In arithmetic operations, additive and muliplicative operations are separately counted as multiplication operation takes more time than the addition operation.

Cases to be considered during analysis -  Best case, Worst case, Average case

Additional Issues of Analysis

Time efficiency
Space efficiency
Simplicity
Generality
Range of input that an algorithm takes

What are important data structures

1. Arrays  2. Strings  3. Linked lists  4. Sparse matrices  5. Stacks  6. Queues 7. Trees  8. Graphs

Searching and Sorting is an important operation on data structures.



Design of Algorithms


Algorithmic Strategies

1. Naive - Brute force - Attempting to solve a problem without thinking of doing it efficiently.
2. Divide and conquer
3. Greedy method - Optimization at every stage.
4. Dynamic programming - Stage-wise optimization. From every point the optimal path to the goal is found starting with one stage ahead of the goal.
5. Backtracking - In backtracking, all possible alternatives to find a solution are not searched. Thus, the algoirthm gives a solution with less number of steps compared to an exhaustive search that finds all possible alternatives. The efficiency is obtained by eliminating certain paths early by determining that they are not feasible paths or efficient paths.
6. Branch and bound
7. Internet Algorithms - String and pattern matching algorithms - Rabin-Karp algorithm - String matching with finite automata - Boyer Moore algorithm - Knuth-Morris-Pratt algoirthm


Database System Concepts


A Database-management system (DBMS) is a collection of interrelated data and a set of programs to access those data.

The primary goal of a DBMS is to provide a way to store and retrieve database information that is both convenient and efficient.

Management of data involves both defining structures for storage of information and providing mechanisms for the manipulation of information.

Database Systems versus File Systems

File systems were used earlier. Data was stored in different individual files and was accessed as required by accessing required files. But the system had drawbacks which were overcome by database systems.

Drawbacks of file-based systems

Data redundancy and inconsistency
Difficulty in accessing data - Multiple files are to be accessed.
Data isolation
Integrity problems
Atomicity problem - Ability to restore all the data up to an instant
Concurrent access anomalies
Security


Instances and Schema

The collection of information stored in the database at a particular moment is called an instance of the database.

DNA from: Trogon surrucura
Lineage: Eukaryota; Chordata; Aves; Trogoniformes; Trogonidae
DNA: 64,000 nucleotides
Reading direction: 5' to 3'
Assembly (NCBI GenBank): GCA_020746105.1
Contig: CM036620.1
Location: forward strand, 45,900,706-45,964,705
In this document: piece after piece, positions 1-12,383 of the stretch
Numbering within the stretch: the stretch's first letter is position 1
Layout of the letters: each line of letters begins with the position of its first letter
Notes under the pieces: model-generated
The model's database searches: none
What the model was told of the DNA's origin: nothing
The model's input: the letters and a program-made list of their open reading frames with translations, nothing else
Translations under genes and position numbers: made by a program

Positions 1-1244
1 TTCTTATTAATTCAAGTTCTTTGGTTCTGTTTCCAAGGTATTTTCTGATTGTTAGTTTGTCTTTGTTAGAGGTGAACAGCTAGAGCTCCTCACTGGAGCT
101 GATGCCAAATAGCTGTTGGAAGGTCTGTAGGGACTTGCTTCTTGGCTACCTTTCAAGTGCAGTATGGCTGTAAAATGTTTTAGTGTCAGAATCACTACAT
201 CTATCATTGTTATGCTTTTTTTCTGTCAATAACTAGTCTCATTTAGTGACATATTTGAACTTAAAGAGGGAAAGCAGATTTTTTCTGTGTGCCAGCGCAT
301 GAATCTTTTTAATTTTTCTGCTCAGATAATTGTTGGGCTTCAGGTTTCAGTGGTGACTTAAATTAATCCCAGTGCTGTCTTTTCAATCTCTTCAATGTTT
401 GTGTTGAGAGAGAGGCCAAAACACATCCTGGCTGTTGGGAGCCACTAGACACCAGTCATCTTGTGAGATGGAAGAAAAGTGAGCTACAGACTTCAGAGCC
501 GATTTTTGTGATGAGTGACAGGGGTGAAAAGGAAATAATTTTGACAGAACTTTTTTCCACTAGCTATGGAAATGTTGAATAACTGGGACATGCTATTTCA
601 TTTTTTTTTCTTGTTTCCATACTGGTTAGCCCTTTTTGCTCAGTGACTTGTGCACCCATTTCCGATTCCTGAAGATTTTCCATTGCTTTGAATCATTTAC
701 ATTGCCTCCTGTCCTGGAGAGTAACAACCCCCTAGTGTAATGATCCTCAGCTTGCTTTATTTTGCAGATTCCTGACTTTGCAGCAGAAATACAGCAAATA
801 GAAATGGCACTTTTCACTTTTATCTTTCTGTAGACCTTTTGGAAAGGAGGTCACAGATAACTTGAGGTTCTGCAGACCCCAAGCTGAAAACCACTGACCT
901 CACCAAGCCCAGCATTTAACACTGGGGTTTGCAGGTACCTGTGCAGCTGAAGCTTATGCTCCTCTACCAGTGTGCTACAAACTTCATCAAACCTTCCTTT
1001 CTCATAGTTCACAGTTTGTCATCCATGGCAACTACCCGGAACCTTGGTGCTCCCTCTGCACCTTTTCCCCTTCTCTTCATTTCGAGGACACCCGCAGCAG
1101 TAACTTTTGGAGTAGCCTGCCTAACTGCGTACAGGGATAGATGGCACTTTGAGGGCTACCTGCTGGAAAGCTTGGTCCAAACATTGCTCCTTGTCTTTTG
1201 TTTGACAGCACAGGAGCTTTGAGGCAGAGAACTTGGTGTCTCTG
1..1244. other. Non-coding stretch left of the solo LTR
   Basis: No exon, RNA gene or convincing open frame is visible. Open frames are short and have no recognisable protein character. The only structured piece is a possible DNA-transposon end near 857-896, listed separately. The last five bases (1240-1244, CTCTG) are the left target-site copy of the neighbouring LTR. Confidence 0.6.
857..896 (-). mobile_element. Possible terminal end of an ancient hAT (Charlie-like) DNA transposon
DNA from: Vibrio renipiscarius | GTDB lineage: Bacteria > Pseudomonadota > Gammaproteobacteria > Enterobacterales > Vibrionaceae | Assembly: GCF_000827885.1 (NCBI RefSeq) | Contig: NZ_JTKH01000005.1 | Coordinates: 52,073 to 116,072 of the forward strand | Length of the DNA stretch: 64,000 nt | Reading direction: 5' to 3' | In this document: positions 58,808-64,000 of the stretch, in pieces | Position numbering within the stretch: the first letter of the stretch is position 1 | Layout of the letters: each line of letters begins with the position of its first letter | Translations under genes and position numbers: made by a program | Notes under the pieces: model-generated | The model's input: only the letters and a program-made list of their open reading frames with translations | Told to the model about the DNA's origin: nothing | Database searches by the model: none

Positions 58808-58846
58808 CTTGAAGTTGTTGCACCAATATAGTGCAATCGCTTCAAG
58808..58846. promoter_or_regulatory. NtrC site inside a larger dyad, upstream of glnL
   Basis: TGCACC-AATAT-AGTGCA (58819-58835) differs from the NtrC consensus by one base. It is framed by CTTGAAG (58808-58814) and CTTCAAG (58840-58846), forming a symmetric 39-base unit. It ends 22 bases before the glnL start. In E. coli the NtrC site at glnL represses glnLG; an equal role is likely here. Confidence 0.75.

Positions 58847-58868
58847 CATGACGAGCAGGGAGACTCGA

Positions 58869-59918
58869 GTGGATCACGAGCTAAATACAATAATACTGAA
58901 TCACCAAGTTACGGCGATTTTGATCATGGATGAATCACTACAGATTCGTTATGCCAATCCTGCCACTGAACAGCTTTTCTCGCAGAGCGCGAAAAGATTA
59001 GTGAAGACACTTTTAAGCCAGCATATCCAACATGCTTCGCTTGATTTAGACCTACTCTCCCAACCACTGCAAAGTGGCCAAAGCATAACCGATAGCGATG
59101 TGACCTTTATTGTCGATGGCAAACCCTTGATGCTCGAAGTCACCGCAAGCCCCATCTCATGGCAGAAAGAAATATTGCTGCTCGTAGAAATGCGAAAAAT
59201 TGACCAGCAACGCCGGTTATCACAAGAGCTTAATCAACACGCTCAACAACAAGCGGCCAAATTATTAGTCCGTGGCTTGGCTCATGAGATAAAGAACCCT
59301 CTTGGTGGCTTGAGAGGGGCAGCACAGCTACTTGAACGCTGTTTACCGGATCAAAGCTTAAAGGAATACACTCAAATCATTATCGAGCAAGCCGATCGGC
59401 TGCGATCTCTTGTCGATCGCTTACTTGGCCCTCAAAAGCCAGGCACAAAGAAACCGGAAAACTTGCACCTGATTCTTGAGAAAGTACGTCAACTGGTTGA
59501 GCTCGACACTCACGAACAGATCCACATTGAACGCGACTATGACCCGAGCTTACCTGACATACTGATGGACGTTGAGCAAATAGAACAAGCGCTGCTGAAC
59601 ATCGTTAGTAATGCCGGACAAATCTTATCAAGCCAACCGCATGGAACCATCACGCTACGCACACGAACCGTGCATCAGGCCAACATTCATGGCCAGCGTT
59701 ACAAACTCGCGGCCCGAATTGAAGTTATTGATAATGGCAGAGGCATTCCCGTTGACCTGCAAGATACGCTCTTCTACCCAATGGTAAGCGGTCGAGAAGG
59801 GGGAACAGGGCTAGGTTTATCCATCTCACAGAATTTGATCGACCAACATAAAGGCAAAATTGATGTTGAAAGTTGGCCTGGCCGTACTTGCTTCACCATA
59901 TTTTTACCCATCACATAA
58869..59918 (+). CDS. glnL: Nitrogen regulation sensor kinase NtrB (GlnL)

The overall design of the database is called the database schema.

Data Models

Underlying the structure of a database is the data model: a collection of conceptual tools for describing data, data relationships, data semantics, and consistency constraints.

Entity Relationship Model

The entity relationship (E-R) model is based on the idea that real world consists of a collection of basic objects, called entities and there are relationships among these objects or entities.

Relational Model

The relational model uses a collection of tables to represent both data and the relationships among those data. Each table has multiple columns, and each column has a unique name.

The relational model is a record based model. Relational database is structured in fixed-format records of several types. Each table contains records of a particular type. Each record type defines a fixed number of fields, or attributes. The columns of the table correspond to the attributes of the recod type,

Object Oriented Data Model

The object oriented model can be seen as extending the E-R model with notions of encapsulation, methods (functions) and object identity.

Database languages

Data definition language (DDL)

Data manipulation language (DML)

Database Access from Application Programs

Application programs of users interact with the database to retrieve data they want. Application programs are usually written in languages such as Cobol, C, C++, or Java.


Database System Structure

A database system is partitioned into modules. The two important modules are storage manager and the query processor module or component.

Storage Manager Components

Authorization and integrity manager
Transaction manager
File manager
Buffer manager

The storage manager implements several data structures as part of the physical system implementation

Data files (tables)
Data dictionary
Indices


The Query Processor Components

DDL Interpreter
DML Compiler
Query evaluation manager.


Application architecture

Two tier - Application at client level - database at server level

Three tier - client front end - application server - database server

Relational Database Design

First Normal Form

A domain is atomic if elements of the domain are considered to be indivisible units. We say that a relation schema R is in first normal form (1NF) if the domains of all attributes of R are atomic.

Boyce-Codd Normal Form (BCNF)

Third Normal Form


Computer Organization and Architecture


Functions of Computer

Data Processing
Data Storage